As events continue to unfold on the streets of Tehran, the mounting criticism of the Obama administration continues to focus on whether they should maintain a clear distance from the protest movement or get "hands on" in some heretofore ill-defined way. At the moment, the administration is staying cautious, making the case that a heavy American hand in the situation would be taken as meddling and deprive the ginned-up Mousavi movement of the authenticity they need to succeed. Obama's most furtive critics, for their part, are seemingly of the belief that the time is now for some sort of "Mr. Gorbachev, tear down this wall" moment, where the United States takes a clear side and, in essence, picks a winner.
I tend to think that the stronger arguments are on the side of a cautious approach, something that Spencer Ackerman articulated quite well yesterday:
Michael Ledeen considers that a green light for direct presidential involvement, writing, "stop pretending to be a sweet innocent, and get in there and fight for people who are dying in the name of our values, and who want to be part of our world." It's an understandable emotional response -- if you're going to get blamed anyway, why not actually get in the fight? -- but it still neglects the actual situation the opposition is in. Consider that if this is going to be a real revolution, it's going to need to convince people that aren't already out in the streets to bandwagon with its arguments. And they'll need to do so by convincing their compatriots that the opposition has a better and more authentic conception of Iranian interests than the regime does. Fewer things could get in the way of growing the movement more robustly than to have the Americans parachute in, even rhetorically, and lend complicating support. Indeed, if Obama were to get involved now, he'd inadvertently validate the regime's misrepresentations. And that would probably cause at least some protesters pause to wonder if they were giving aid and comfort to a traditionally-hostile foreign entity.
I can't help but point out that in a very subtle way, through the backest of back channels, the administration has already signaled their support for the Mousavi-ists in a particularly strong way. The State Department urged to social networking service Twitter to delay a scheduled outage for the sake of Iranian dissidents that were using it.
Yesterday, at the 140 Characters Conference in New York City, my co-panelist Mike Madden of Salon made a very compelling point on this matter that I will attempt to paraphrase. Madden asked the audience to imagine a hypothetical: if the situation were reversed, and supporters of a regime the United States opposed were in desperate need of utilizing a social networking service that was located in the United States to communicate with the outside world, would the State Department have acted in the same way? Surely not. And while Madden admitted that the analogy wasn't perfect, the point he made was clear: the fact that the U.S. government approached a private sector company with no specific corporate interest in a political outcome to provide for one side of a conflict is a significant step. Perhaps even a frightening one: the benevolence of supporting the Iranian dissident movement notwithstanding, it should probably raise larger questions. Is it a good thing to establish a precedent wherein the government exerts key influence on free communication?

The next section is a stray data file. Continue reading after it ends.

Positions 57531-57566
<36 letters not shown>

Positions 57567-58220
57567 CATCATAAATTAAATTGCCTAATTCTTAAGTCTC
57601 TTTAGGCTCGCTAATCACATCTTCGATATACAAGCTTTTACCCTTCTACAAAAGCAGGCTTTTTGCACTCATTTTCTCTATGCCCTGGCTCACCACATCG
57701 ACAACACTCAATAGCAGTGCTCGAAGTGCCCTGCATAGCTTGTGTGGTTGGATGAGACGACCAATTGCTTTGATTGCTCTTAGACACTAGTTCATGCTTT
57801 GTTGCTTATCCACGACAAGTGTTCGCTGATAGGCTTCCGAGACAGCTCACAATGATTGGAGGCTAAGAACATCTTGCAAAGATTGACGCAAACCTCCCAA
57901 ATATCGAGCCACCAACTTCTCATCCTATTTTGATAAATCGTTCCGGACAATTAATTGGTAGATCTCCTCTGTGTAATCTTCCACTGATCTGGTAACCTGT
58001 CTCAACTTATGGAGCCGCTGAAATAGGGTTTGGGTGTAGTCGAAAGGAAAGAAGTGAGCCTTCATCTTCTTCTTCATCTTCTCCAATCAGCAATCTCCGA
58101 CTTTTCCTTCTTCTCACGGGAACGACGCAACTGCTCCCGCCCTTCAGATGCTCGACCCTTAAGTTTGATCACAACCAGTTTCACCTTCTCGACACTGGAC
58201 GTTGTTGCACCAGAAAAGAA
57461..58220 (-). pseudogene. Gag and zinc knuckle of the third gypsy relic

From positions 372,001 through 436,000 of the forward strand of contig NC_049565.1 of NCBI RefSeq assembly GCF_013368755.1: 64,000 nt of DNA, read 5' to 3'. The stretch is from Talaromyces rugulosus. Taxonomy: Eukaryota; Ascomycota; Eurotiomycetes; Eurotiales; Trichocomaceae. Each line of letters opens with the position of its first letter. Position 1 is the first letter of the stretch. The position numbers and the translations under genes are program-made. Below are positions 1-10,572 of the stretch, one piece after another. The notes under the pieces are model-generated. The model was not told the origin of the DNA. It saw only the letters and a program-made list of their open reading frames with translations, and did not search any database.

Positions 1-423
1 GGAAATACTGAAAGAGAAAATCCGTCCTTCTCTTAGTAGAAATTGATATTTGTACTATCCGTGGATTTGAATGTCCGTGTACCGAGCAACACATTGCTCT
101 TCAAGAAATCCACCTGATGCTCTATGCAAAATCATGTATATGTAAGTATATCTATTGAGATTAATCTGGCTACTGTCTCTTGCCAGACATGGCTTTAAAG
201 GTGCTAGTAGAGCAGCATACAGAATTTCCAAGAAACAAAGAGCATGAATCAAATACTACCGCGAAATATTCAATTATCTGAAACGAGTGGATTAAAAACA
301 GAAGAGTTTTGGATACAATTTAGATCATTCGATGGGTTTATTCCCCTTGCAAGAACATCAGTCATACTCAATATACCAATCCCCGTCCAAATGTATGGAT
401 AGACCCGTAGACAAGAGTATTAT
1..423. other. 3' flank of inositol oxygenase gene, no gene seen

Leaving those matters aside, however, I feel very strongly that it's simply impossible to say at this point that the administration has not, in essence, "picked a winner," and made their preferences very clear. And to a certain extent, this is "meddling." But it's a meddling that does not prevent Iran dissidents from maintaining their authenticity.
One last point on this: over the past week, it's become pretty clear to me that there are countless ways to both overblow and underplay the importance of Twitter in relation to this swarming political movement 6,000 miles away. Stateside users have been largely re-tweeting intel from sources on the ground that have revealed themselves to be trustworthy, and they have demonstrated solidarity in all sorts of sentimental ways -- like retinting their Twitter avatars green. In the end, will these efforts truly enable a revolution? Hardly. It's just not in the same ballpark as laying your life on the line for something you believe in. Forget ballpark -- it's not even the same sport.
Nevertheless, I can't help but think that on an interactive level, a message is getting back to the dissidents on the streets of Tehran: The American people are with you. And I like to think this is very important. While the administration's hands are tied with diplomatic realities that prevent them from playing a firm hand of specific support, the American people have picked a winner. And the last time I checked, political power in this nation is supposed to be vested in its people, not in its leaders. They obtain power through us. It's a lesson that Americans need to remember, and the Iranians are working very hard, under brutal conditions, to put into practice.
Why Make A Demagogue's Argument For Him? [Attackerman]